Here’s a fun holiday recipe children can help with. And no cookie cutters are needed! I just shape the dough into a triangular log, refrigerate it and cut it into tree-shaped slices to bake and decorate. Broken pretzel sticks form the tree trunks.
I've always loved the taste of chai tea and decided to try and incorporate it into one of my recipes. Everyone who tries them can't believe how delicious they are. —Paula Marchesi, Lenhartsville, Pennsylvania
For an added touch of sweetness, serve these crispy wedges with ice cream and B.G. Saelhof's strawberry sauce (recipe in recipe finder). "They taste great all by themselves, too," advises Carolyn Van Boening of Blue Springs, Nebraska. "I've taken the shortbread to community get-togethers and given some as gifts. Everyone seems to love the mocha flavor."—Carolyn Van Boening, Blue Springs, Nebraska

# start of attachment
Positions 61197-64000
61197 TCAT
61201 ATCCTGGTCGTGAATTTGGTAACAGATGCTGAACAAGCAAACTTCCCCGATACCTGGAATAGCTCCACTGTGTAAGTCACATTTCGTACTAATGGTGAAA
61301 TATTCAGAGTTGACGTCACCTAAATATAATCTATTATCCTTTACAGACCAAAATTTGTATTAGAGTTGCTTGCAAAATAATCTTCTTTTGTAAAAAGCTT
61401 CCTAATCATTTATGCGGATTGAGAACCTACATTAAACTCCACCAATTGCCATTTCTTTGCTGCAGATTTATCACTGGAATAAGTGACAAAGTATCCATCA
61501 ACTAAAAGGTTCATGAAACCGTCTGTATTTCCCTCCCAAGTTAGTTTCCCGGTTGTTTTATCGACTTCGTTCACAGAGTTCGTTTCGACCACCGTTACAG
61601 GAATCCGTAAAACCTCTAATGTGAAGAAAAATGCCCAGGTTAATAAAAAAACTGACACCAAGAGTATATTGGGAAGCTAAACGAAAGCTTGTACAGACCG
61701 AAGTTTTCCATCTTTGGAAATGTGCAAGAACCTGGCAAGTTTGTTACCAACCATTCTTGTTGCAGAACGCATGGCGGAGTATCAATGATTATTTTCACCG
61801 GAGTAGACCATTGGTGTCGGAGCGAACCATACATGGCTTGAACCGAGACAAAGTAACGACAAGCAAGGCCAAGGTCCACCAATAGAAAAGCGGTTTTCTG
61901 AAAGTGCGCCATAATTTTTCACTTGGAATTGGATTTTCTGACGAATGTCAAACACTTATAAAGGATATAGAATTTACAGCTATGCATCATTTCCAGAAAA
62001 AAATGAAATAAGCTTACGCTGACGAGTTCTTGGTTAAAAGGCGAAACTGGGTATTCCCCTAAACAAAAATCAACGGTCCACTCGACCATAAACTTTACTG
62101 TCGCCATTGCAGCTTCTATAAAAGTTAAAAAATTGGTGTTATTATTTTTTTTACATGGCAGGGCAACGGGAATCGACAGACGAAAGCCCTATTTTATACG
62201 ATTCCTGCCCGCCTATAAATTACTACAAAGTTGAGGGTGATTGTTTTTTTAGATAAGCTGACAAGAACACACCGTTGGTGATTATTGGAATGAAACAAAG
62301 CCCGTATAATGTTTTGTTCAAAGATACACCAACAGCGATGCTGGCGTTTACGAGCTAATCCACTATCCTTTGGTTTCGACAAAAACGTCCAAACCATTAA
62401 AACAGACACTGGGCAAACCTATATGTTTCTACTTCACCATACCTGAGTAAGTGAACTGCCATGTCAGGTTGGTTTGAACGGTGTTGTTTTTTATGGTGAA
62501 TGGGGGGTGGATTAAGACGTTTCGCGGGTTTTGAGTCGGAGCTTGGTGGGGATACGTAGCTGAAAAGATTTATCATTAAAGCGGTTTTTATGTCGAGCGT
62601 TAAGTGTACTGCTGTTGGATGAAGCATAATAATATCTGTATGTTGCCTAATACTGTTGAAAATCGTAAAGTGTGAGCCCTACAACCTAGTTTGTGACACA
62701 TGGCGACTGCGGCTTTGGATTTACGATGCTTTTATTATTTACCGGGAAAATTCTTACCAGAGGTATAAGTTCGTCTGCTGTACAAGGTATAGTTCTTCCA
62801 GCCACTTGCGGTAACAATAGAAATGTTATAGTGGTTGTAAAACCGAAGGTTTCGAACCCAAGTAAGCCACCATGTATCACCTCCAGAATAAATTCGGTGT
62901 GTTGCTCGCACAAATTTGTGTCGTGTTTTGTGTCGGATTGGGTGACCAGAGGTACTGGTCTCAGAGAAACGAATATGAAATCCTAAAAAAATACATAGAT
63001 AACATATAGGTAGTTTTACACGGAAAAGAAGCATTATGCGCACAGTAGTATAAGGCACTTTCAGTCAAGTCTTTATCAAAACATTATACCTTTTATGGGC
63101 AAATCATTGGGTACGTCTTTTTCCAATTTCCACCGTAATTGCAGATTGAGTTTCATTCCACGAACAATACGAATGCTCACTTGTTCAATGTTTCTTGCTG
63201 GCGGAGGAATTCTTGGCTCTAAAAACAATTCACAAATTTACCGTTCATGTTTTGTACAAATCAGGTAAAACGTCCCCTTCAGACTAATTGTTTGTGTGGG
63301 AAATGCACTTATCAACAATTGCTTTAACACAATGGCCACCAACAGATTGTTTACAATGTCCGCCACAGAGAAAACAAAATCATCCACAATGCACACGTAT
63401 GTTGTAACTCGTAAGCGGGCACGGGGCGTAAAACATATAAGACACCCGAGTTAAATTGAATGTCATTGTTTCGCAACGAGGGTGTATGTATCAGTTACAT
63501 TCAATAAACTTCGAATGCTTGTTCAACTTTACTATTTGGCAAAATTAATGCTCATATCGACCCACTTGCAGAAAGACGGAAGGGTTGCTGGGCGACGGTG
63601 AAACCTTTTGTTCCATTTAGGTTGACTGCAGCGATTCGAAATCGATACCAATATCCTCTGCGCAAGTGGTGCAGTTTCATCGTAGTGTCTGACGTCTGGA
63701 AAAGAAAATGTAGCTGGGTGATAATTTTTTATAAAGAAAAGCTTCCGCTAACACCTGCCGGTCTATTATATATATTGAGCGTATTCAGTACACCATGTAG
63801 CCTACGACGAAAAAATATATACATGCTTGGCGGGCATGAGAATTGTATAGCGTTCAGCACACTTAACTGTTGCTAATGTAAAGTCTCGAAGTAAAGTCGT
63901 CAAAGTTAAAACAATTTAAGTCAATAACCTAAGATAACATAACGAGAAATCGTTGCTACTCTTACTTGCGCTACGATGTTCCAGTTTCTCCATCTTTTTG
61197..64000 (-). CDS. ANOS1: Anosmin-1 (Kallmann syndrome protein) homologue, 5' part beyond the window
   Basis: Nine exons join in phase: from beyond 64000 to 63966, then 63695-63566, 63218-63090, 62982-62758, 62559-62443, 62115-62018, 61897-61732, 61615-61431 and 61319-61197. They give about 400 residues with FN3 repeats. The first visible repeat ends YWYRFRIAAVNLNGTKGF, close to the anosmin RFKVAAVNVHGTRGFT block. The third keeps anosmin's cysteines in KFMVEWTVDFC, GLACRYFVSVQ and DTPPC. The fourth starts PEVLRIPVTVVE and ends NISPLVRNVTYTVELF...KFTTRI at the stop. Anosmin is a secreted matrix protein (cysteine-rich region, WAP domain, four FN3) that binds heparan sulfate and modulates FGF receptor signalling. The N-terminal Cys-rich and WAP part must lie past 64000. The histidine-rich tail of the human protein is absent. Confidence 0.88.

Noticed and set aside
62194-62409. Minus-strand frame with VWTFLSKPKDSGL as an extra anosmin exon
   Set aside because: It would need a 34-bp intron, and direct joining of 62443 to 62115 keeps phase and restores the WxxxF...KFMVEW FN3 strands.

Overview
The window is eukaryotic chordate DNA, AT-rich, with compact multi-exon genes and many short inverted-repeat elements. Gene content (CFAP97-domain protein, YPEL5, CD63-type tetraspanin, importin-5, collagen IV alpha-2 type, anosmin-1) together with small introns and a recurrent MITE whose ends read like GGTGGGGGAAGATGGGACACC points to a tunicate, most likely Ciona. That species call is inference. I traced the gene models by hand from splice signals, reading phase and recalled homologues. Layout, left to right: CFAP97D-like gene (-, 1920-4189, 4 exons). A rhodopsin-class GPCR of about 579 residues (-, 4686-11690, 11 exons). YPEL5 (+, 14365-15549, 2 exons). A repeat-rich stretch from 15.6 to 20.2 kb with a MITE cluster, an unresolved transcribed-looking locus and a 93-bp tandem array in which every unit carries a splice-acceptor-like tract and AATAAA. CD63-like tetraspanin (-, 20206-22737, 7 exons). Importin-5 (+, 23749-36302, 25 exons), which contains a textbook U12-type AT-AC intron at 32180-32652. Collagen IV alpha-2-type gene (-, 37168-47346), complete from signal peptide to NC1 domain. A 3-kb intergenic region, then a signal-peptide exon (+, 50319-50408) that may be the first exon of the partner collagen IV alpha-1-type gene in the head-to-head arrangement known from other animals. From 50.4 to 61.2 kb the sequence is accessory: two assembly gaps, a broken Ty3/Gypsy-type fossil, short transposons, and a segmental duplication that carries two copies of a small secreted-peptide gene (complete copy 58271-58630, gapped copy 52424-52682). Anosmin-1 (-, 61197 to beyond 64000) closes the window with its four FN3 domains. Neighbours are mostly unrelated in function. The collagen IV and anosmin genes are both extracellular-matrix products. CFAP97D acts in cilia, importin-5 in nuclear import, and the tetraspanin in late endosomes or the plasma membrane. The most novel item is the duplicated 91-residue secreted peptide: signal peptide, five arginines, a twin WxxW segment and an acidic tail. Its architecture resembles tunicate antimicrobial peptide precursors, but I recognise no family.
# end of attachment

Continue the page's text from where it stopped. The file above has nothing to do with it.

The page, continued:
Crafters of all ages will enjoy these cookies, according to subscriber Bertha Seyer of Oak Ridge, Missouri. In fact, keep the recipe on hand after you serve them. Folks are sure to ask how they can make their own!
Almonds give these cookies a special flavor. Use your favorite cookie cutters to make different shapes, then let the kids have a hand in adding the finishing touches. Carole Vogel, Allison Park, Pennsylvania
Crunchy oats give this traditional shortbread recipe a new twist. These buttery confections are simply good to the very last crumb-especially with a cup of hot coffee or eggnog. I've also learned that they keep for months...if you hide them well enough!
Shortbread is a wonderful starting point for all kinds of sweet adventures: top it (nuts, chocolate, jam); flavor it (lemon, hazelnut, coconut); or do both (cappuccino with a mocha ganache drizzle, anyone?) Then again, if you're a "make mine vanilla, please" kind of guy or gal, leave it alone: it can stand on its own in perfect simplicity.—Taste of Home Cooking School